Vivid auroras like those seen in Blakley's images are caused by charged particles from the sun (the solar wind) that interact with the Earth's upper atmosphere (at altitudes above 50 miles, or 80 km), causing a glow.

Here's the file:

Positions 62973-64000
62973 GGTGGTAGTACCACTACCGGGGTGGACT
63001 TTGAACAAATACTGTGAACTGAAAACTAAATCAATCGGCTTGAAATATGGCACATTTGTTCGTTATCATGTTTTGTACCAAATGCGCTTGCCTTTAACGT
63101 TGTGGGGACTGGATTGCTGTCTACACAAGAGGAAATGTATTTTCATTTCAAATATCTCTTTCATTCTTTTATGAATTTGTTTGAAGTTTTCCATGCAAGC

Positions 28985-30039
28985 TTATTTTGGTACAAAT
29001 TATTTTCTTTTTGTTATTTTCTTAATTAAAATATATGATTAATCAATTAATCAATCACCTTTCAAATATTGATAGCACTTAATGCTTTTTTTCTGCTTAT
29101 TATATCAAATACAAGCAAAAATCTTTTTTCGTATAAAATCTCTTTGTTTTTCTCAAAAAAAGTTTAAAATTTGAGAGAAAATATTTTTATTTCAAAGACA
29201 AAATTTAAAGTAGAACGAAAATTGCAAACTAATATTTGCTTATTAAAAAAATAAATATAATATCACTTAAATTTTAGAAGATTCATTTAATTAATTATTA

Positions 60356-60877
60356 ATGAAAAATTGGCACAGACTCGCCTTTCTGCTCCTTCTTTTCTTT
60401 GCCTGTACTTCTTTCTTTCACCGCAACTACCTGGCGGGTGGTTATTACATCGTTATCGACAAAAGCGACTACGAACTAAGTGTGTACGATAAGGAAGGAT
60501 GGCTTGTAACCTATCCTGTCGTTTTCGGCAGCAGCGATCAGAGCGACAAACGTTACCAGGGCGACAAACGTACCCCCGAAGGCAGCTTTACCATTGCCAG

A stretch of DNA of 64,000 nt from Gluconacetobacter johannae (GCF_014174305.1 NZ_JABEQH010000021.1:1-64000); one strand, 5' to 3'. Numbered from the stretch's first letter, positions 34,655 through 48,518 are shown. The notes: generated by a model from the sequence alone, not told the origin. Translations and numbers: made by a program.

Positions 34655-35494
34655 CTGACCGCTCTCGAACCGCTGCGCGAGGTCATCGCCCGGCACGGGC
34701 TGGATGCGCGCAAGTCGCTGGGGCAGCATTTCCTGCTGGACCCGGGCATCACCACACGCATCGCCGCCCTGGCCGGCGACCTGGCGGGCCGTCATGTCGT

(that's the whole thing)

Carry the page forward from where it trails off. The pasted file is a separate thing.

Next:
The particles are drawn to Earth's polar regions by the planet's magnetic field. The auroras over the North Pole are known as the aurora borealis, or northern lights. The lights over the South Pole are known as the aurora australis, or southern lights. When the aurora is most active, it creates a spectacular display of bright colors called the aurora corona.